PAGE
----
And there the Twins sit atop the Central, having won three of their last four and owning the fourth-best record in all of baseball. And though the studs have kept the train on track, it's those little pieces of coal that keep the line churning.
Unless you really like Keanu Reeves, "The Replacements" is a measured movie at best. However the title may prove an apt label to borrow for the Twins' first five weeks of the season. Excluding the Nathan privation for a moment, the most alarming loss considering long-term application is surely the absence of Joe Mauer for the past three games due to a deep left heel bruise. With slated backstop backup Jose Morales still rehabbing a right wrist injury in extended Spring Training, the addition of Drew Butera to the lineup has come pretty much as advertised. The Twins are just 1-3 in the four games Butera has started, and the "Good catch/No Hit" catcher, while playing solid defense (1 error, 60 percent caught stealing), claims just a lone single in 13 at-bats (.077).
Enter 22-year-old Wilson Ramos to the mix. Apparently, Ramos has yet to be informed that Major League pitching generally offers a higher degree of difficulty than that of Minor League offerings. The ball must look like a grapefruit to this kid, who's gone 7-for-9 with three doubles in his two game introduction to the Show.
Continued production may be deeply desired of Ramos should the Twins seek to remain in the A.L.'s top three in On Base Percentage (.365), batting (.279) and run scoring (140) teams. While Mauer was a tardy entrant to last year's lineup, missing the team's first 22 games with his back ailments -- the eventual MVP wasted little time playing catch-up, hitting a bomb in his first swing of the season and batting .500 in his first 10 games. Those numbers fortunately belied Mauer's historically slow returns from injuries of the past.
In his rook season of 2004, Mauer attempted to return from his bum left knee after missing nearly 50 games in April and May. He went on to clip just .259 in his next 10 games before ultimately calling it a season. The ensuing year, Mauer missed four games in late May/early June with a groin injury. His next 10 games? Just a .250 average. In '07, Mauer missed 29 early season games with a bad left quad, then proceeded to hit only .220 in his first 10 games back. Later that year, he missed nine more contest with a left hammy ailment and returned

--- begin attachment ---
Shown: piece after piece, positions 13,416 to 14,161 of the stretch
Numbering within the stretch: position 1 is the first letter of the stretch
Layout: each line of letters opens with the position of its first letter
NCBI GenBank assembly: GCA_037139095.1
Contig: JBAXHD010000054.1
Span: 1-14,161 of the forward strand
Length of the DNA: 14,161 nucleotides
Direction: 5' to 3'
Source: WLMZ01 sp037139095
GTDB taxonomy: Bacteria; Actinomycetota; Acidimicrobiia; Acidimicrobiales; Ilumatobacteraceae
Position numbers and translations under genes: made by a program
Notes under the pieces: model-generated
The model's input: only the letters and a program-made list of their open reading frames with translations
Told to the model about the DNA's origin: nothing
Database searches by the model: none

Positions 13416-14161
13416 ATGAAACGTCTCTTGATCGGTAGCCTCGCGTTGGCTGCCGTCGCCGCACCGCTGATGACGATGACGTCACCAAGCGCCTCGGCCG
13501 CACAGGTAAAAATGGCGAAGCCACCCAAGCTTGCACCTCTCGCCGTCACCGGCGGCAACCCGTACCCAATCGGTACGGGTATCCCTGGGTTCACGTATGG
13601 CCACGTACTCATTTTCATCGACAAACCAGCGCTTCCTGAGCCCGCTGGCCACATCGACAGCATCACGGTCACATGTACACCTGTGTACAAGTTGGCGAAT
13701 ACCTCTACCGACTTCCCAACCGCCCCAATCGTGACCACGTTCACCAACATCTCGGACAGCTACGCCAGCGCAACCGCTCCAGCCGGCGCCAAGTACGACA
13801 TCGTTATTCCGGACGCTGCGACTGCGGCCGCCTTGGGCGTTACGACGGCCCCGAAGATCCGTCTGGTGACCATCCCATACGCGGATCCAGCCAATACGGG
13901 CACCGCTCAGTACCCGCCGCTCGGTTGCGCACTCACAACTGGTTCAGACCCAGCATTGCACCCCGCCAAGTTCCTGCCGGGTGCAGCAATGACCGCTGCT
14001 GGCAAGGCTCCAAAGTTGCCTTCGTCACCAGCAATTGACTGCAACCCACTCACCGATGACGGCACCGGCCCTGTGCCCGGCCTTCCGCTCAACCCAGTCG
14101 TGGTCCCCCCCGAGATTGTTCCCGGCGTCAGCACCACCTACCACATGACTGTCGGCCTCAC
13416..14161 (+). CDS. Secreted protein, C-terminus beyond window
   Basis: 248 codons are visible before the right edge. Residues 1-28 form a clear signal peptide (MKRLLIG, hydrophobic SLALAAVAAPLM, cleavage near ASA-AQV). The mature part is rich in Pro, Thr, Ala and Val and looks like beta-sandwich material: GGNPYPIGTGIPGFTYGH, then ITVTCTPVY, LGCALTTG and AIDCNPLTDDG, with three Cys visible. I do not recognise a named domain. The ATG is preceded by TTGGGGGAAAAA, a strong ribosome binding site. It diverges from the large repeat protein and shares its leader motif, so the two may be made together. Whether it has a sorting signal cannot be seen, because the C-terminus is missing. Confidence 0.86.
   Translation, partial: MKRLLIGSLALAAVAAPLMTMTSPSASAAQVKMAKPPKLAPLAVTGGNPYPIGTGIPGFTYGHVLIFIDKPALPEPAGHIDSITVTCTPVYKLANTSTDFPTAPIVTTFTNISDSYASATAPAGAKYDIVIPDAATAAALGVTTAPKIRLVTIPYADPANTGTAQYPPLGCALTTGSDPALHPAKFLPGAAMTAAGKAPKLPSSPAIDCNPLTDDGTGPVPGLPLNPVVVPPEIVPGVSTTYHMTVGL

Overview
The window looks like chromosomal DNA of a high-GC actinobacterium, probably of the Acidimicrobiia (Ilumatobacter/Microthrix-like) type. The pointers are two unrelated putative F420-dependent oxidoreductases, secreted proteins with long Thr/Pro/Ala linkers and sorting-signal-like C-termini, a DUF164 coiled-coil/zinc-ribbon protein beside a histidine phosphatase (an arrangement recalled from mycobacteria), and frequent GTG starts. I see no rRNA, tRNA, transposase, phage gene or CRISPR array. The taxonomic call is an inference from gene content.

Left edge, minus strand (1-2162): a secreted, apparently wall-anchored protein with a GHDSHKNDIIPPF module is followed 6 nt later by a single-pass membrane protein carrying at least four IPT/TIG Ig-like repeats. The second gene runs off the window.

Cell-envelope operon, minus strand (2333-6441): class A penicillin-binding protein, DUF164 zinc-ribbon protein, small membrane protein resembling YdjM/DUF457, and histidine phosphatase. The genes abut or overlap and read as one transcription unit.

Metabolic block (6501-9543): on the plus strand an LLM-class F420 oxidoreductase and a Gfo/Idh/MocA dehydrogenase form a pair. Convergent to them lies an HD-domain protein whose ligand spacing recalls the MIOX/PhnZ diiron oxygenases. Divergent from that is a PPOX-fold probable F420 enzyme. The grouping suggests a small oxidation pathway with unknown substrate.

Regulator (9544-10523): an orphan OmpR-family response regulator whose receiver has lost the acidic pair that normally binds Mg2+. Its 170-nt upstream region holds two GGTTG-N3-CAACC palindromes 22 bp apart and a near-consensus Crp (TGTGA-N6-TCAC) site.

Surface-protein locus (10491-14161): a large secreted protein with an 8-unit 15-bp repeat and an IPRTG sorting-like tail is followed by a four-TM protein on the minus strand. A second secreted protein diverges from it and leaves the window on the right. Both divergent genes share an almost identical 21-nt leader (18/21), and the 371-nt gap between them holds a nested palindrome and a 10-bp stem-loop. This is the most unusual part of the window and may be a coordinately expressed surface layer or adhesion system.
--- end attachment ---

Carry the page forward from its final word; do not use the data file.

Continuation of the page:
While the pill won't forever appear a pillow to young Ramos, those Mauer numbers suggest his bat may be needed for more than just a few hot early-May games. Mauer's May surge from '09 no doubt did a lot to erase many' a measured return.
And while Ramos has grabbed deserved ink in recent days, the wealth of his Replacement brethren also deserve kudos. Save Brendan Harris' batting struggles at third (batting just .200 in 14 games there) while filling in when Nick Punto was out -- the rest of the fill-in's have performed with aplomb. With Clay Condrey yet to see the field and with Pat Neshek on the 15 Day-DL, young Alex Burnett has proven a sound righty option from the pen, sporting a decent 3.75 ERA while eating up some relief innings and allowing none of his five Inherited Runners to score. Lefty Ron Mahay has allowed three of his 9 Inherited Runners to cross the plate, but owns a 0.00 ERA in Jose Mijares' stead. When Nick Blackburn missed a start last weekend for family reasons, Jeff Manship slipped in for a Quality Start against the Indians. With Justin Moreanu out for two games with a back problem, Michael Cuddyer seamlessly filled in at first. Androunding back to third: while Harris has had his offensive struggles this season, 25-year-old rookie Luke Hughes knocked a HR in his first Major League at-bat and played two errorless games at the hot corner. And of course, bringing Nathan's name to the conversation finds his replacement Jon Rauch claiming a 7-for-8 save line in this young season.
Over the long haul, spare parts don't win Championships. But the performances of these respective replacements speak loud toward both the Twins' depth, and the club's cohesion. Sports are about falling down -- winning is about picking one another up.